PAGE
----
Wednesday, July 17, 2013

Renewing Richmond History at the Valentine Museum

Richmond's Valentine Richmond History Center is a museum that originally opened in 1898 and was established by Edward Valentine. The museum is currently getting ready for a historic $4.1 million renovation starting this November. In anticipation of that renovation, the museum is re-creating a display from its first year and bringing visitors up to the second floor to see it. A photograph of the Virginia Room in 1898 is the basis for a display that will open on August 16 in the Wickham House to help tell the story of the Valentine Family that created the museum. The Wickham House will remain open while the main exhibit and education areas of the Valentine Richmond History Center are under renovation. Edward Valentine's sculpture studio has already been renovated and will remain open. Paintings, porcelain plates, a tiered serving tray, glassware, urns and bowls from the 1898 photograph could still be identified in the collection. Portraits of Valentine family members are being hung in the second floor room that will function as a family gallery. The last gallery will be a sculpture gallery.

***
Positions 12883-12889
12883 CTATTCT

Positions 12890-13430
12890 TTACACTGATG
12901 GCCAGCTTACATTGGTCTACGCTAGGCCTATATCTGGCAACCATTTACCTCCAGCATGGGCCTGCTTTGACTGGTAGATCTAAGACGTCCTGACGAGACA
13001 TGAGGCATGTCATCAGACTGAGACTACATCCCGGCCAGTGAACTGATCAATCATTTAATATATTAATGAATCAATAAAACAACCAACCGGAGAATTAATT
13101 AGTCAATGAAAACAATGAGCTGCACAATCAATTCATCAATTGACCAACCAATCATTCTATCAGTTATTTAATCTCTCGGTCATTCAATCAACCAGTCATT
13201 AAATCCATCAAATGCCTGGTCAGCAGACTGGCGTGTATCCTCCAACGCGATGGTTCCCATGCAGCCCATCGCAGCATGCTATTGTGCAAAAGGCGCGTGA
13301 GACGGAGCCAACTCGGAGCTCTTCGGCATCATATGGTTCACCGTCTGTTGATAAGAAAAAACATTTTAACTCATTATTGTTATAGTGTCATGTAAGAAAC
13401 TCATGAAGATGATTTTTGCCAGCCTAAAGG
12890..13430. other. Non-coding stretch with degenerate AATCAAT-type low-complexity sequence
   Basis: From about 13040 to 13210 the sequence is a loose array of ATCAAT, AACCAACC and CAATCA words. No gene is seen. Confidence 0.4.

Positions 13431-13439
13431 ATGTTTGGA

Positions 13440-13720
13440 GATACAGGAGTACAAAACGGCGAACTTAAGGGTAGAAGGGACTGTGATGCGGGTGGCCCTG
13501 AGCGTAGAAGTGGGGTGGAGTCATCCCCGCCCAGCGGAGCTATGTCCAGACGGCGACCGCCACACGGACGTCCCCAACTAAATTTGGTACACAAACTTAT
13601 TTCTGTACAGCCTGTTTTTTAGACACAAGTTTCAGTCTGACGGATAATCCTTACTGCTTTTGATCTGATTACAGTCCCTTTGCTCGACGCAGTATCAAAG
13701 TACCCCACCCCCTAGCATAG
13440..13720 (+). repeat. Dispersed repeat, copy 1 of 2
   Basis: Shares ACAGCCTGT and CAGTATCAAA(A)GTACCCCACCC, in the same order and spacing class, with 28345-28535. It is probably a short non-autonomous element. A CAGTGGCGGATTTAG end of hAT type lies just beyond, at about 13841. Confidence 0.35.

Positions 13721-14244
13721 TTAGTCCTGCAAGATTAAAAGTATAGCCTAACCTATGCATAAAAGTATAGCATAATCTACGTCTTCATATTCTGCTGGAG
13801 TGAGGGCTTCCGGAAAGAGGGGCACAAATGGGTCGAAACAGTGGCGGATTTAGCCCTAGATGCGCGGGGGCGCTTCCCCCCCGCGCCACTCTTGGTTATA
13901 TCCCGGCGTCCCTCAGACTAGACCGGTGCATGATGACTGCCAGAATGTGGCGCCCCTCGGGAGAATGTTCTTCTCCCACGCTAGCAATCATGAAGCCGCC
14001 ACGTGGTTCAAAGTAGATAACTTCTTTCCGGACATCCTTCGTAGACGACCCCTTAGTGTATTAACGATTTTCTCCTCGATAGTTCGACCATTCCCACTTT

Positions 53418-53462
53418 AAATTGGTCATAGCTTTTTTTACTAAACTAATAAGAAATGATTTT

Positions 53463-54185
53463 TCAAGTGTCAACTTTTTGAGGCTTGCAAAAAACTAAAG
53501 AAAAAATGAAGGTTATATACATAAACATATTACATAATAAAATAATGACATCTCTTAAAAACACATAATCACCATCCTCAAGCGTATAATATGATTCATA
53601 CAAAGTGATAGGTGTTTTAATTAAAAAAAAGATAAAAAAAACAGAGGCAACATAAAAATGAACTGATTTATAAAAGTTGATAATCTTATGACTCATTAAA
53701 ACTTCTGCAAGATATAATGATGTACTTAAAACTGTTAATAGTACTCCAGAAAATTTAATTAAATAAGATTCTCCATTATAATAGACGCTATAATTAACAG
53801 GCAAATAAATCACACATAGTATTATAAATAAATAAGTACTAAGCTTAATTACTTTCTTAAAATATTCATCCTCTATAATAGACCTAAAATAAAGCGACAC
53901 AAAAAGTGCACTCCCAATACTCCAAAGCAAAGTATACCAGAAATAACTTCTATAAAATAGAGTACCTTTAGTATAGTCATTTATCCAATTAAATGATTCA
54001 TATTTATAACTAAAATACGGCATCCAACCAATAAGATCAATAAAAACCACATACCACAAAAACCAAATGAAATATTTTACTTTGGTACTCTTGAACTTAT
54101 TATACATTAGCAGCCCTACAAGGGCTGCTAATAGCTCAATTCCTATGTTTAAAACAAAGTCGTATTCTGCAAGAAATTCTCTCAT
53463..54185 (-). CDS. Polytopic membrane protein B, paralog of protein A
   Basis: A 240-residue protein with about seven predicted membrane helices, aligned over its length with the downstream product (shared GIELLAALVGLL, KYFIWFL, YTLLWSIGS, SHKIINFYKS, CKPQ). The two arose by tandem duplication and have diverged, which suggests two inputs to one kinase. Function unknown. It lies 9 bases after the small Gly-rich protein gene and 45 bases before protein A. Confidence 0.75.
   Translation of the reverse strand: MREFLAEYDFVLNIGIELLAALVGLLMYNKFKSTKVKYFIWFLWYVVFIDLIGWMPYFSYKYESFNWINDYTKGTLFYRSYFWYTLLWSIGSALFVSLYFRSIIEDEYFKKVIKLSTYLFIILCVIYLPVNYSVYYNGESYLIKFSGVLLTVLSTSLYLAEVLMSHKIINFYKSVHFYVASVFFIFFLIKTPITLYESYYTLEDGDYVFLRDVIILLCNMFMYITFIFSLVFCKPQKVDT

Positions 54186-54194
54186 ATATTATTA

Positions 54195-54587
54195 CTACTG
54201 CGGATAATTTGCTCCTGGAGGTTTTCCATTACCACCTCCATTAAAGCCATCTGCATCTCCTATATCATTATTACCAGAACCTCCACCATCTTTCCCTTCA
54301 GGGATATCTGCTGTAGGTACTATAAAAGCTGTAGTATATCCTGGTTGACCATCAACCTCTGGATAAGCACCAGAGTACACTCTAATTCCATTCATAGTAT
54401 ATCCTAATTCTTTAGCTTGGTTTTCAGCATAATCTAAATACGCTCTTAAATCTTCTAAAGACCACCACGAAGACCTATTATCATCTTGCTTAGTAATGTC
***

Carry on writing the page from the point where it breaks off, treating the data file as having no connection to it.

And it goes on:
Mann S. Valentine is regarded as the founder of the Valentine Richmond History Center. His fortune from national and international sales of Valentine's Meat Juice, a health tonic, allowed him to amass a collection worthy of display in Richmond's first private museum. When he died, he left the Wickham House and money for the museum to his brother, sculptor Edward Valentine. The sculptor opened the museum in 1898, and at his death in 1930, he bequeathed his own collection to the museum as well.

The first floor of the house presents elegant rooms that represent the public life of John and Elizabeth Wickham, who built it in 1812 and decorated it in the latest style with wall paintings based on classical Greek and Roman scenes. When the second floor opens next month, the private life of the Wickhams will be represented in two bedrooms, their own room and the room where Elizabeth Wickham's father, Dr. James McClung, lived during the last years of his life.

The Valentine Richmond History Center is a Richmond treasure that is just a short drive from Maury Place at Monument.

Mac Pence and Jeff Wells
your Richmond Virginia Bed and Breakfast Innkeepers at Maury Place at Monument